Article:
Monday, July 6, 2020

CBP Breaks Up Smuggling Ring 36 Arrested in San Diego, CA in 3 Incidents

Yaqui for Borderland Beat from: AFNTJ / LA Times / cpb.gov
The U.S. Border Patrol said this abandoned boat on Beacon’s Beach in Encinitas was used to illegally smuggle people into the country on Friday. The Border Patrol of the San Diego sector dismantled an organization of human traffickers who used the sea route to illegally introduce their victims to the United States. The arrests came within hours after people fled a beached boat in Encinitas, California

Hours after a boat landed on a state beach in Encinitas and the occupants took off running, federal agents found and arrested 15 people, dismantling a suspected smuggling ring, the U.S. Border Patrol said Tuesday.

About 3:30 p.m. Friday, a 25-foot pleasure craft came ashore at Beacon’s Beach, the agency said in a news release. According to the Border Patrol, witnesses said they saw 11 people running on the beach, and two more scrambling up the cliffs.

Agents searched but could not find anyone. They did, however, discover 13 life jackets in the empty boat. This is the First incident on June 30, 2020.
Using what the agency described as “previously developed intelligence,” as well as talking with witnesses, the agents found the group who they suspected was involved in smuggling people into the United States via the ocean.

By Friday night, agents arrested eight people they suspect had been on the boat. The seven Mexican men and one Mexican woman, ages 22 to 39, are believed to have entered the United States illegally, the agency said.

Border Patrol agents also arrested seven suspected smugglers, some of whom the agency believes had acted as getaway drivers in Friday’s event. Of the seven, three are Mexican, and four are U.S. citizens.

The agency also seized four vehicles they believe were used in the alleged smuggling scheme.

In the news release, San Diego Sector Chief Patrol Agent Aaron Heitke praised the “hard work and diligence the agents displayed in this case.”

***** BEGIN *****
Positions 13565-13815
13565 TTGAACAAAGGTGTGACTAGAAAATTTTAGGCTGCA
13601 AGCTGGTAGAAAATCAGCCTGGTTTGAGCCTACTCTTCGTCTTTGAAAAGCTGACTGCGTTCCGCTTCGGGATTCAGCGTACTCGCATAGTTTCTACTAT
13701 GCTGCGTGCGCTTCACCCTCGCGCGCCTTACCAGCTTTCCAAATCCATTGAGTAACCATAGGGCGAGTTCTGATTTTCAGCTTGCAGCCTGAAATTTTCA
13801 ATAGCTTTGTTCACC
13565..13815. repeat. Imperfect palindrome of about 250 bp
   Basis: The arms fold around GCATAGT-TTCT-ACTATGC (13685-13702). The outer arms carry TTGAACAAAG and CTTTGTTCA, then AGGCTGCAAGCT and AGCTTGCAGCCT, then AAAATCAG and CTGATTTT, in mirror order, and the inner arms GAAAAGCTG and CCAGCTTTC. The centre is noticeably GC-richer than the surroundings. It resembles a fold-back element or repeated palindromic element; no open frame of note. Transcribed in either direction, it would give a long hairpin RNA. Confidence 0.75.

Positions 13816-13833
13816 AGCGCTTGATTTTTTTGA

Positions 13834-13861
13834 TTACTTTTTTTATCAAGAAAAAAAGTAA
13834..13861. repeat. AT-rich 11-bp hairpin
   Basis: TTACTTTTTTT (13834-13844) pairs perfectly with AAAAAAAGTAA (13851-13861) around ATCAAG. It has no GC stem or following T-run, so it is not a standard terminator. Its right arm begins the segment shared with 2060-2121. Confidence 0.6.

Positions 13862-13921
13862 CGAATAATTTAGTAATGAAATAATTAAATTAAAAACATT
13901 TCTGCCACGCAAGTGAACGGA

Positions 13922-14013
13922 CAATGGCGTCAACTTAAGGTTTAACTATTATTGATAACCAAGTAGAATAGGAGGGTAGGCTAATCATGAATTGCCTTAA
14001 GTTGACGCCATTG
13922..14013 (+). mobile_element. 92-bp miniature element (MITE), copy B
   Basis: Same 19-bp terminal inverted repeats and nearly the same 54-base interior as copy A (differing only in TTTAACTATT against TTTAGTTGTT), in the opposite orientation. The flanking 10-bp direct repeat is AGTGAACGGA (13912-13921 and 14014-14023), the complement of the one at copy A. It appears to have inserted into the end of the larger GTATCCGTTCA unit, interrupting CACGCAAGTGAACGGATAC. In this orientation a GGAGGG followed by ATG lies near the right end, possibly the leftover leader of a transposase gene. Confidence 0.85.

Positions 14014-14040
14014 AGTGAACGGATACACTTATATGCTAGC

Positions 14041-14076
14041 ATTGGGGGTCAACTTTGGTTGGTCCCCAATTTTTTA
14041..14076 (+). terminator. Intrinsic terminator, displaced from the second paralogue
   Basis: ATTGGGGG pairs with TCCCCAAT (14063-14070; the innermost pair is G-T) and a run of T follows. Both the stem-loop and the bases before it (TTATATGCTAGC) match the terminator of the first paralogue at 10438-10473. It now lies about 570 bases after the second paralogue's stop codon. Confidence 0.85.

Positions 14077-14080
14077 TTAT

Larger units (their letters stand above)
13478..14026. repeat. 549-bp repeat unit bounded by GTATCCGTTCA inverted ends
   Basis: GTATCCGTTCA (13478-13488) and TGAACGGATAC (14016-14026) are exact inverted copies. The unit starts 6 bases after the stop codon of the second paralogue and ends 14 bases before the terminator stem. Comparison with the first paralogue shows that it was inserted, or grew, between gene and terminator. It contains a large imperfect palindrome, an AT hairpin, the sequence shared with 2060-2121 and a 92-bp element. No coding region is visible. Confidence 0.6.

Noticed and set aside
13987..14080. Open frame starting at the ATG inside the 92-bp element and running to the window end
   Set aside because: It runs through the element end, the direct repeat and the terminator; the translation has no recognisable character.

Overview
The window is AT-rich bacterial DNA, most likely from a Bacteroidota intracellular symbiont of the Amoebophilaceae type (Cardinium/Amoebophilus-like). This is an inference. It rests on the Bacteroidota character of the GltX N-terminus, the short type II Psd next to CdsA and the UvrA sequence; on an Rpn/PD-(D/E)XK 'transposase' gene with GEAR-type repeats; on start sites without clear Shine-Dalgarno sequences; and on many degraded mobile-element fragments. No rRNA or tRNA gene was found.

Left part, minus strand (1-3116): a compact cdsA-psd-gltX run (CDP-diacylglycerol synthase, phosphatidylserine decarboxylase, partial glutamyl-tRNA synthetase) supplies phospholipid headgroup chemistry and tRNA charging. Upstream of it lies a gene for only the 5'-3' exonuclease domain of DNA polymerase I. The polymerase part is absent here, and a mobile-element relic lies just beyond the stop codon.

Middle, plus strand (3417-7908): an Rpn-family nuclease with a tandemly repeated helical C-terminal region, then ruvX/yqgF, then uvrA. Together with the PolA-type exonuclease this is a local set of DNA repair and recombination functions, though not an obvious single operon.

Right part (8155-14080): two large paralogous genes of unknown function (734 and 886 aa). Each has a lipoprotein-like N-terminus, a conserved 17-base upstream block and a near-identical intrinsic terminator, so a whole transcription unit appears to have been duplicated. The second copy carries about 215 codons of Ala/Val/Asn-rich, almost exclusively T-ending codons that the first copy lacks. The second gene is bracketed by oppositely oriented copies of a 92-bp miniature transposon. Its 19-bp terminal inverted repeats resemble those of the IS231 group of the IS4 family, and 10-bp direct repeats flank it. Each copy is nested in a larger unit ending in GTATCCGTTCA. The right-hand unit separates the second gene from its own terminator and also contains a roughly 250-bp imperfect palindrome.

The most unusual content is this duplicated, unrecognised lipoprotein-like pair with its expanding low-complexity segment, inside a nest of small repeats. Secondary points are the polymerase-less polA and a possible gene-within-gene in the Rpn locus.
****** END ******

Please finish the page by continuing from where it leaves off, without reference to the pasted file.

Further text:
“Our agents dismantled an entire smuggling ring through the use of targeted intelligence,” Heitke said.

In Two Separate Incidents: 

21 People Apprehended Along San Diego Beaches & Coast After Two Boats Fail to Yield at Sea
Release Date: July 3, 2020
SAN DIEGO – Two boats attempting to enter the U.S. illegally along the San Diego coast failed to yield to CBP Air and Marine Operations (AMO) and the U.S. Coast Guard, leading to CBP marine interdiction agents shooting out one engine at sea, and U.S. Border Patrol agents apprehending 14 others after their boat landed at Dog Beach early Friday morning.

“We had multiple agencies involved in bringing this dangerous smuggling attempt to a safe conclusion,” said Christopher Hunter, Director of Marine Operations for AMO in San Diego.  “Smugglers have no regard for the lives and safety of everyone on board when they make reckless maritime maneuvers.”
                                                     Routine Patrol in San Diego Bay

At about 1 a.m. on July 3, a CBP multi-role enforcement aircraft crew tracked two pangas as they crossed from Mexican territorial waters towards the U.S.  The aircraft directed an AMO coastal interceptor boat crew to the location of one panga, and a U.S. Coast Guard small boat to the other panga.

At about 3:30 a.m., the AMO CBP coastal interceptor boat crew reached the first panga with lights and sirens going, directing the panga to stop.  However, the panga failed to yield and instead fled from the AMO marine interdiction agents.  The marine interdiction agents fired two marine warning shots, and the panga still failed to yield.  Finally, the marine interdiction agents fired a disabling round into the panga’s engine, which stopped the boat about five miles from Point Loma.  On board, marine interdiction agents found seven people.

The USCG small boat reached the second panga, which also failed to yield.  The second panga was able to land on Ocean Beach in San Diego, near the area known as Dog Beach.  U.S. Border Patrol agents in place along the beach immediately apprehended four individuals on the beach who attempted to climb out of the boat and flee.  Agents apprehended nine others in a nearby park with assistance from the crew of the multi-role enforcement aircraft.